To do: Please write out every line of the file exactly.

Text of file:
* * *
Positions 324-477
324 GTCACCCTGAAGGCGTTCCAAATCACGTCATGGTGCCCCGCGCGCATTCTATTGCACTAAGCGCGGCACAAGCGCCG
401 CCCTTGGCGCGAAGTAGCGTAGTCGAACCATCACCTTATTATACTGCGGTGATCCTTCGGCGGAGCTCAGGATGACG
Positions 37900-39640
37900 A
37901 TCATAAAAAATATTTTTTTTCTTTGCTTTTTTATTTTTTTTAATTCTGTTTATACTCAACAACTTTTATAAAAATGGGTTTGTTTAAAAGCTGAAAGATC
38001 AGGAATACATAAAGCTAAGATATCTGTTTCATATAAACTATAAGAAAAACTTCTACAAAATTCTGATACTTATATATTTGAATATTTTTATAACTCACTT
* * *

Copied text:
Positions 324-477
324 GTCACCCTGAAGGCGTTCCAAATCACGTCATGGTGCCCCGCGCGCATTCTATTGCACTAAGCGCGGCACAAGCGCCG
401 CCCTTGGCGCGAAGTAGCGTAGTCGAACCATCACCTTATTATACTGCGGTGATCCTTCGGCGGAGCTCAGGATGACG
Positions 37900-39640
37900 A
37901 TCATAAAAAATATTTTTTTTCTTTGCTTTTTTATTTTTTTTAATTCTGTTTATACTCAACAACTTTTATAAAAATGGGTTTGTTTAAAAGCTGAAAGATC
38001 AGGAATACATAAAGCTAAGATATCTGTTTCATATAAACTATAAGAAAAACTTCTACAAAATTCTGATACTTATATATTTGAATATTTTTATAACTCACTT